23 September 2019

It's too dam complicated

Some things are too complicated to understand, even for experts, let alone policymakers.

Dams have been thought a good way of reducing greenhouse gas emissions while satisfying our ever-increasing demand for electricity. Indeed, dams built in cool, dry places probably do reduce emissions per watt compared to fossil fuel generation. So, in 2012 the Intergovernmental Panel on Climate Change (IPCC) said that, taking into account construction and operation, hydroelectric power produces less than 3 percent of the warming of fossil-fuel power plants that burn coal, oil or natural gas. But, as Daniel Grossman writes:
That is true for some dams, such as those built in relatively cool, dry places with relatively little vegetation, which rots and turns into greenhouse gases. But the IPCC report ignored dams built in lowland tropical forests, where luxuriant jungle produces an unusually large amount of emissions. Daniel Grossman, the Sunken Rainforest, 'New Scientist', 21 September

In tropical dams, microbes digesting submerged trees produce methane as well as CO2. An expert based in Brazil says that "hydroelectric dams in
tropical lowlands are a climate disaster."

Why do we continue to make policy about systems that are too complex for us to understand? Partly it's historical. A century or two ago the link between the cause of a social or environmental problem and its effect would be more obvious. Effective policy could be made accordingly. But today the complexities have grown so profoundly that even the direction of causation isn't always clear. Policymakers, though, still make policy based on hunches or scientific knowledge that necessarily becomes out of date.

My suggestions is that, instead of making policy about complex but important issues as if we know what's going on, we should target outcomes, rather than the ways in which most experts currently think is the best way of achieving them. So, instead of targeting, say, 'proportion of electricity generated by renewable resources', we target for reduction the negative impacts of adverse climatic events. A Climate Stability Bond regime would leave it up to motivated bondholders to work out the most efficient ways of achieving our climate goal; and they would do so in ways that both generate and act on the basis of rapidly expanding scientific knowledge. They would have incentives to look more closely and on a continuing basis at, for example, where dams can help achievement of our goal and where they would hinder it.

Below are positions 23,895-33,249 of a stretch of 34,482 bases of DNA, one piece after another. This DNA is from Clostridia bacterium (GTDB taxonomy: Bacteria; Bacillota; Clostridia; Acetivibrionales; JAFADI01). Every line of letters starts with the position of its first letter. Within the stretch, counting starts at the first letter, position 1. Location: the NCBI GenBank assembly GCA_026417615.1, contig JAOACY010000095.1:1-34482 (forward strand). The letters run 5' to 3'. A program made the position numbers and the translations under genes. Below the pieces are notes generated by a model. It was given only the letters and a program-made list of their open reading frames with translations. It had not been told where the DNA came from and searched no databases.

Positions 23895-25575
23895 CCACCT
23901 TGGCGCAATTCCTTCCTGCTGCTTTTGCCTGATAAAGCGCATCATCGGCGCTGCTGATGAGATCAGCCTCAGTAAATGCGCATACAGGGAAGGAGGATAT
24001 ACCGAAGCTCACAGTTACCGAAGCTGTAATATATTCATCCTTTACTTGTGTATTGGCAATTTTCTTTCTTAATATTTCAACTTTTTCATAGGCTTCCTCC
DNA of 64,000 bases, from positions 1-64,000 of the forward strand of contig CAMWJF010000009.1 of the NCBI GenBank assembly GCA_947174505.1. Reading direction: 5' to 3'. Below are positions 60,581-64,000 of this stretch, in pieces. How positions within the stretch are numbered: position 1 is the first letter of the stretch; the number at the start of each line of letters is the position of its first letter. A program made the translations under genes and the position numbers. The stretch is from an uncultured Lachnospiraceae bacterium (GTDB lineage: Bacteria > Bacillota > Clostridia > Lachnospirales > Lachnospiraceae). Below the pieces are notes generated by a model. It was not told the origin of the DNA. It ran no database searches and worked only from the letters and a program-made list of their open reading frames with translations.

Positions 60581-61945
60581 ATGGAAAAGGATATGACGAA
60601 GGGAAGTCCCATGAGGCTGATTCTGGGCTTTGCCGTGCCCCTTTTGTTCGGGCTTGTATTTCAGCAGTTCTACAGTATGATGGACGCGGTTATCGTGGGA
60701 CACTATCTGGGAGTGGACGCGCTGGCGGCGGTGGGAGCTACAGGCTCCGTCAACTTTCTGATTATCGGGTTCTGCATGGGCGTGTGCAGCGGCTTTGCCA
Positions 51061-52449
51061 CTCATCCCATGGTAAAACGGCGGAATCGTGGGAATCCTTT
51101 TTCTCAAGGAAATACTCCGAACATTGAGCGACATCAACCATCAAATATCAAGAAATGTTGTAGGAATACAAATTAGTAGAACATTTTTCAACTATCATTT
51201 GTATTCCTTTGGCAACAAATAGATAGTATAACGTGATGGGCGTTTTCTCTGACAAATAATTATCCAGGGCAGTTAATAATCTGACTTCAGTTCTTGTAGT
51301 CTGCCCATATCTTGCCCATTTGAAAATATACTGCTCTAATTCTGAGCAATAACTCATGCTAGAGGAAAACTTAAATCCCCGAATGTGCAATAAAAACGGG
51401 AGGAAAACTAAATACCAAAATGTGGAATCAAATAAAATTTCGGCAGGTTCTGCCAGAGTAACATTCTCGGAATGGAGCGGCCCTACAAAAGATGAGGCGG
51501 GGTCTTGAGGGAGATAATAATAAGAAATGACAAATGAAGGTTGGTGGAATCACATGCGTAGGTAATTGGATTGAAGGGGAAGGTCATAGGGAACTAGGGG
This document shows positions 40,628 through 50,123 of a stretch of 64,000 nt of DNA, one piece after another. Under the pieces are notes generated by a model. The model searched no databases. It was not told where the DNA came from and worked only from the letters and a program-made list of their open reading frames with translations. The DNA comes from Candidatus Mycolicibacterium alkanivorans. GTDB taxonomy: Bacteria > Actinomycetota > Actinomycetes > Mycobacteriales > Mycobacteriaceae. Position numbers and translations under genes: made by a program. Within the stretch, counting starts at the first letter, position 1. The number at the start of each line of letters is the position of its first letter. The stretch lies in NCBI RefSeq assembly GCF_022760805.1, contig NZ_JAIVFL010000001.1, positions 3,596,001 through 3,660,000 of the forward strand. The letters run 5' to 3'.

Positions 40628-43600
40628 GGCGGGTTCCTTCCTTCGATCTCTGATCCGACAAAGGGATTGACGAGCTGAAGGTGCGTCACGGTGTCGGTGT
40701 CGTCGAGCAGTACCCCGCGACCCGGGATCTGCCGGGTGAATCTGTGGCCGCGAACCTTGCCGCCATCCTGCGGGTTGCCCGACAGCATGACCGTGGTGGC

The Social Policy Bond principle would stimulate, diverse, adaptive iniatives: projects that would take into account the differing and changing circumstances that any single conventional body, such as government at any level, just cannot.

Overwhelming complexity doesn't just affect big global problems. Here, Dr Malcolm Kendrick writes:
[I]n truth, almost all diets are perfectly healthy. Vegetarian, paleo, keto, vegan (with a few essentially nutrients thrown in, so you don’t die), HFLC [High Fat Low Carb], etc. In fact, the only non-healthy diet would be the one recommended by all the experts around the world.Namely, High carb, low fat (HCLF). The ‘eat well plate’, ‘the food pyramid’ – whatever it is now called. Stay away from that, and you will be fine. What causes heart disease (blog) part 65, Dr Malcolm Kendrick, 23 September
Government and their scientist advisors, would serve us better by showing a bit of humility. Targeting outcomes, rather than the ways they currently think we'll achieve them, would be a good start.

10 September 2019

Government+big business+judges vs. the people

Christopher Caldwell writes:
Once the judiciary rules politics, all politicians are just talkers....The transfer of competences from legislatures to courts is a superb thing for the rich, because of the way the [British] constitution interacts with occupational sociology. Where the judiciary is drawn from the legal profession, and where the legal profession is credentialed by expensive and elite professional schools, judicialization always means a transfer of power from the country at large to the richest sliver of it. Why hasn't Brexit happened?, Christopher Caldwell, claremont.org, 15 August
Mr Caldwell is writing in the context of Brexit, but this insight applies more broadly. I've often railed against the widening gap between politicians and the people they are supposed to represent. The gap between ordinary citizens and the judiciary is at least as wide. We, the public, have even less buy-in when decisions are made by judges rather than politicians. What happens with contentious issues on which ordinary people have no say? Here, the Economist writes about the abortion debate in the US:
Why did the two sides become so polarised? The main reason is the way abortion was legalised. In many countries, abortion laws were voted for by elected politicians or in referendums. In America, a seven-to-two majority of justices declared abortion a constitutional right. Anti-abortionists question the interpretation of the constitution that produced that ruling and are furious their voices were not heard. Abortion advocates remain fired up by the knowledge that Roe could yet be overturned. What explains Donald Trump’s war on late-term abortions?, the 'Economist', 24 August